September 3, 2014
NEW — 6 a.m. Sept. 3, 2014
As the new school year begins today in the Issaquah School District, AAA Washington urges drivers to be aware and extra cautious when traveling in school zones, backing out of driveways and navigating through parking lots and neighborhoods.
More than 1.1 million students in Washington state are preparing for back to school, which brings an increase in child pedestrian activity in and around roadways, especially during morning and afternoon hours.
In the Issaquah district, 135 buses travel more than 1.2 million miles and provide rides to and from schools and school-related activities to more than 8,000 students.
September 2, 2014
It’s back-to-school time, and you know what that means.
We’re not talking about the purchases and chaos. We’re talking about slowing down and watching out for children, who may not be watching out for you.
State law says you must stop for a school bus that is stopped with its red lights flashing whether it is on your side of the road or not. These buses usually have a stop-sign arm on them, but you might not see it. Likewise, you might not see the children that step off these buses and run to nearby houses or people waiting for them.
March 25, 2014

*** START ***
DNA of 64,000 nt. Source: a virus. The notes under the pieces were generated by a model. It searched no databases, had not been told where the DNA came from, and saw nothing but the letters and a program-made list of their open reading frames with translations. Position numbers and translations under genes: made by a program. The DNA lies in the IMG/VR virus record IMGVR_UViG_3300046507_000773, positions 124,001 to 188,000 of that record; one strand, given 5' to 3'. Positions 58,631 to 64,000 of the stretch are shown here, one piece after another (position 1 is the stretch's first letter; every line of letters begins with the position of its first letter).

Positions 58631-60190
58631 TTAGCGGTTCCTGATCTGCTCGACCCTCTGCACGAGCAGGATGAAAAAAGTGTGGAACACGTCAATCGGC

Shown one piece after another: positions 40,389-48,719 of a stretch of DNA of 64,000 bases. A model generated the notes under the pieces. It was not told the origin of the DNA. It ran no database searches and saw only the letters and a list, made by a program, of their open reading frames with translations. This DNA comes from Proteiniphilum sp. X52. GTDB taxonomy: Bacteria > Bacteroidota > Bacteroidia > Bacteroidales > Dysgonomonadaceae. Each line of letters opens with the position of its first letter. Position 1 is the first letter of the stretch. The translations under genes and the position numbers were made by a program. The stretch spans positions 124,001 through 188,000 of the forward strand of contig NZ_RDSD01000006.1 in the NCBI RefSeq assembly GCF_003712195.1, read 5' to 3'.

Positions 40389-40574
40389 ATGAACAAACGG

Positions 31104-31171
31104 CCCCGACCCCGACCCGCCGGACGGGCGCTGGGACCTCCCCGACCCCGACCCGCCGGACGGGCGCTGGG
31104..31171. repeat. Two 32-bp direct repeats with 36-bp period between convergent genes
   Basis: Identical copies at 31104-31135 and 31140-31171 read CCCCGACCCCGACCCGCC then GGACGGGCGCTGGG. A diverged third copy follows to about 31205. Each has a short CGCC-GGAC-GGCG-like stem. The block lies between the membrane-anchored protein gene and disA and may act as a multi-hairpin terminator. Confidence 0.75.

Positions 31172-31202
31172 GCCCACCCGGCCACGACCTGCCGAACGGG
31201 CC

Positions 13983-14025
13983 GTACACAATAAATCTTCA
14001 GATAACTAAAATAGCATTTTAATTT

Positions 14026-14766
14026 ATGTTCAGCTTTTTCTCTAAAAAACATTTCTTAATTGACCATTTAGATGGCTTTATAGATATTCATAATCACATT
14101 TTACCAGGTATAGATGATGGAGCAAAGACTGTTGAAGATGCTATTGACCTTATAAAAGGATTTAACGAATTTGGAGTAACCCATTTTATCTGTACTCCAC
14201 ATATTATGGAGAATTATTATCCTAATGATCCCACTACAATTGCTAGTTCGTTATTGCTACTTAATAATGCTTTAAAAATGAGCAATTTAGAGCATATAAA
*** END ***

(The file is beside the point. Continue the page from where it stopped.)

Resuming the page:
Shortly before Ron Thiele took the reins as the Issaquah School District’s superintendent last July, district officials began looking at ways to heighten security for its 18,000-plus students.
They chose to conduct a safety and security assessment of Issaquah’s 24 schools, as well as its administrative, service and transportation centers.
Michelle Trifunovic, the district’s executive director of middle schools, took charge of the initiative, and the district spent $30,000 to hire a professional school safety expert who could find chinks in the armor.
October 22, 2013
One has to sympathize with Allen Anderson for what transpired Oct. 10.
The longtime custodian at Issaquah High School has regularly worn a camouflage-printed jacket and carried an umbrella into work. But this particular day, someone mistook his signature look for that of a mysterious gunman.
The high school and other nearby schools went into lockdown. When Anderson realized it was he who had caused the confusion, he told school administrators who advised him to turn himself in to the police surrounding the school.